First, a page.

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MongoDB Time Series: Introducing the Aggregation Framework

01.14.2014
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In my previous posts, I talked about batch importing and the out-of-the-box MongoDB performance. Meanwhile, MongoDB was awarded DBMS of the year, so I therefore decided to offer a more thorough analysis of its real-life usage.

Because theory is better understood in a pragmatic context, I will first present you our virtual project requirements.

Introduction

Our virtual project has the following requirements:

  1. it must store valued time events represented as v=f(t)
  2. it must aggregate the minimum, maximum, average and count records by:
    • seconds in a minute
    • minutes in an hour
    • hours in a day
    • days in a year
  3. the seconds in a minute aggregation is calculated in real-time (so it must be really fast)
  4. all other aggregations are calculated by a batch processor (so they must be relatively fast)

Data model

I will offer two data modelling variants, each one having pros and cons:

1. The first version uses the default auto-assigned MongoDB “_id”, and this simplifies inserts, since we can do it in batches without fearing of any timestamp clashing. If there are 10 values recorded each millisecond, then we will end up having 10 distinct documents. This post will discuss this data model option.

{
    "_id" : ObjectId("52cb898bed4bd6c24ae06a9e"),
    "created_on" : ISODate("2012-11-02T01:23:54.010Z")
    "value" : 0.19186609564349055
}

2. The second version uses the number of milliseconds since epoch as the “_id” field and the values are stored inside a “values” array. If there are 10 values recorded each millisecond, then we will end up having one distinct document with 10 entries in the “values” array. A future post will be dedicated to this compacted data model.

{
        "_id" : 1348436178673,
        "values" : [
                0.7518879524432123,
                0.0017396819312125444
        ]
}

Inserting data

Like in my previous post I will use 50M documents for testing the aggregation logic. I chose this number because I am testing on my commodity PC. In the aforementioned post I managed to insert over 80000 documents per second. This time I will take a more real-life approach and start by creating the collection and the indexes prior to inserting the data.

MongoDB shell version: 2.4.6
connecting to: random
> db.dropDatabase()
{ "dropped" : "random", "ok" : 1 }
> db.createCollection("randomData");
{ "ok" : 1 }
> db.randomData.ensureIndex({"created_on" : 1});
> db.randomData.getIndexes()
[
        {
                "v" : 1,
                "key" : {
                        "_id" : 1
                },
                "ns" : "random.randomData",
                "name" : "_id_"
        },
        {
                "v" : 1,
                "key" : {
                        "created_on" : 1
                },
                "ns" : "random.randomData",
                "name" : "created_on_1"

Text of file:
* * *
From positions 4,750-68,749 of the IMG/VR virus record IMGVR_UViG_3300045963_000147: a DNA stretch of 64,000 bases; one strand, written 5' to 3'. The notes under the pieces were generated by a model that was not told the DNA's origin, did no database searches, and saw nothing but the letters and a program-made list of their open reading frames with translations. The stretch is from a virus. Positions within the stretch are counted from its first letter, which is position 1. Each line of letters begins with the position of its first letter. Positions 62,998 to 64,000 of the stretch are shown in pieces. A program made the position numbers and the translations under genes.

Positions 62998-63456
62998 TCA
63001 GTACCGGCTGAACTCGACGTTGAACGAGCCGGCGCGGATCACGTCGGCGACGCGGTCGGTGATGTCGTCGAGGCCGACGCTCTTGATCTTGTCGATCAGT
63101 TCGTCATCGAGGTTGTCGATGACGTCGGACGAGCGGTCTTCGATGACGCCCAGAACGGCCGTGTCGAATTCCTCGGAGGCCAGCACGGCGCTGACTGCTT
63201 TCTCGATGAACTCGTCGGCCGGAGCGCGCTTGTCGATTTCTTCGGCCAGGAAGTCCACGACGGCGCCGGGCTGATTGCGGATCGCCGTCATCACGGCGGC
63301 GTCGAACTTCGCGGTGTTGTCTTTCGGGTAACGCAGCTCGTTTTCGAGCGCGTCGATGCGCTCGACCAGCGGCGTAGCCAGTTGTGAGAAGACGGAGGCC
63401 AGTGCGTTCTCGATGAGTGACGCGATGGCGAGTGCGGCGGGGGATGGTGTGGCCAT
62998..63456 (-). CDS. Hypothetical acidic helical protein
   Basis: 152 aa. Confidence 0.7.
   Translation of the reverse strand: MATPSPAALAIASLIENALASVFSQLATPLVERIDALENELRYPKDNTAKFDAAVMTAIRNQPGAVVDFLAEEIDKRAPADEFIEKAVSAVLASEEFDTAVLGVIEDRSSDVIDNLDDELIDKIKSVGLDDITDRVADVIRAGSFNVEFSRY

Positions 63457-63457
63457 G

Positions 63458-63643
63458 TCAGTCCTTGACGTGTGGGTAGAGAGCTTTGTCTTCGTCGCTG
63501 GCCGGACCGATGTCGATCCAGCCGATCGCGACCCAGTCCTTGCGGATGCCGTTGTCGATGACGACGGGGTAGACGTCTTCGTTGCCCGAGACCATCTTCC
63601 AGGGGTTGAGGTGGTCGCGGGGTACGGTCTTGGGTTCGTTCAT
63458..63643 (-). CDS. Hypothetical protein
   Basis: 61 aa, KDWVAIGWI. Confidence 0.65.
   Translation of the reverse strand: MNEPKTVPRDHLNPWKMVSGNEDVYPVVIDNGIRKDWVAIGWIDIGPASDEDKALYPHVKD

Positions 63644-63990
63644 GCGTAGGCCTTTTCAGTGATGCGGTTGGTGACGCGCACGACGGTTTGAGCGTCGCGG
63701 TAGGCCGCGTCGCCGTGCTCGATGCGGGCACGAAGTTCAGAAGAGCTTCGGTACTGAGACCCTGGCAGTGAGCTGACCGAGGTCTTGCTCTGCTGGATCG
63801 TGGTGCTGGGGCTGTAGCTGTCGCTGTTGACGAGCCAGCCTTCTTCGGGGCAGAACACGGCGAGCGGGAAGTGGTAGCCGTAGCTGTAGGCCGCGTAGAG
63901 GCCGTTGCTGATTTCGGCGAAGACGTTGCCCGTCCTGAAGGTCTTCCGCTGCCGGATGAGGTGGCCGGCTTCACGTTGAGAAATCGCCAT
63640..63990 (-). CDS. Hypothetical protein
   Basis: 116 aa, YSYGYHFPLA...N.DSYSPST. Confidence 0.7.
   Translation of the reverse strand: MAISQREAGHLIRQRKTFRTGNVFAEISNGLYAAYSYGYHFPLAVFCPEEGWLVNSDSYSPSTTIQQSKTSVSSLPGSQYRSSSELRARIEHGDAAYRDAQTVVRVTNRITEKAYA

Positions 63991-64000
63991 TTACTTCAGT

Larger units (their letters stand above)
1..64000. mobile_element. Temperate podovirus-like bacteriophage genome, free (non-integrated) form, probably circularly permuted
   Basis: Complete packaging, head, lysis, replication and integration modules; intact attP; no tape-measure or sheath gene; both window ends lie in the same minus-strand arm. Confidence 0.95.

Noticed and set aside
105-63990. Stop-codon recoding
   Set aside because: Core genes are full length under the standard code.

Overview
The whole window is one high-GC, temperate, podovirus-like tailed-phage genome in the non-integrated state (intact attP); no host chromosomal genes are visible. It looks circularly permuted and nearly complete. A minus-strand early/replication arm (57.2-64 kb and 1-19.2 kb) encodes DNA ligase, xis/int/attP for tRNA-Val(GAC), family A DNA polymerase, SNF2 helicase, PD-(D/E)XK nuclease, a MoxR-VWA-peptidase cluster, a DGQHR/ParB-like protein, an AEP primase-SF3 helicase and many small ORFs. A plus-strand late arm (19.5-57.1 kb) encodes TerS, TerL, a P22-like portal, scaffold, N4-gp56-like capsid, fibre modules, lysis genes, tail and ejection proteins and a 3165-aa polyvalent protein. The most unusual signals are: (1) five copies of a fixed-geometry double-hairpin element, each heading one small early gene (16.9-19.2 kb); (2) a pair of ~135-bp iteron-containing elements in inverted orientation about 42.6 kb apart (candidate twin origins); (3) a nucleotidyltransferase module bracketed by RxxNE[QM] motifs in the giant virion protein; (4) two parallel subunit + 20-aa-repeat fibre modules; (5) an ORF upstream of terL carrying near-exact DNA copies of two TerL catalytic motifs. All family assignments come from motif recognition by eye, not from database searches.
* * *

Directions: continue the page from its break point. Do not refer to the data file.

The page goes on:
}
]

Now it’s time to insert the 50M documents.

mongo random --eval "var arg1=50000000;arg2=1" create_random.js
...
Job#1 inserted 49900000 documents.
Job#1 inserted 50000000 in 2852.56s

This time we managed to import 17500 documents per second. At such rate we would require 550B entries a year, which is more than enough for our use case.

Compacting data

First, we need to analyze our collection statistics and for this we need to use the stats command:

db.randomData.stats()
{
        "ns" : "random.randomData",
        "count" : 50000000,
        "size" : 3200000096,
        "avgObjSize" : 64.00000192,
        "storageSize" : 5297451008,
        "numExtents" : 23,
        "nindexes" : 2,
        "lastExtentSize" : 1378918400,
        "paddingFactor" : 1,
        "systemFlags" : 1,
        "userFlags" : 0,
        "totalIndexSize" : 3497651920,
        "indexSizes" : {
                "_id_" : 1623442912,
                "created_on_1" : 1874209008
        },
        "ok" : 1
}

The current index size is almost 3.5GB and this is almost half of my available RAM. Luckily, MongoDB comes with a compact command, which we can use to defragment our data. This takes a lot of time, especially because we have a large total index size.

db.randomData.runCommand("compact");
Compacting took 1523.085s

Let’s see how much space we saved through compacting:

db.randomData.stats()
{
        "ns" : "random.randomData",
        "count" : 50000000,
        "size" : 3200000032,
        "avgObjSize" : 64.00000064,
        "storageSize" : 4415811584,
        "numExtents" : 24,
        "nindexes" : 2,
        "lastExtentSize" : 1149206528,
        "paddingFactor" : 1,
        "systemFlags" : 1,
        "userFlags" : 0,
        "totalIndexSize" : 2717890448,
        "indexSizes" : {
                "_id_" : 1460021024,
                "created_on_1" : 1257869424
        },
        "ok" : 1
}

We freed almost 800MB of data and that’s going to be handy for our RAM-intensive aggregation operations.

Published at DZone with permission of Vlad Mihalcea, author and DZone MVB. (source)

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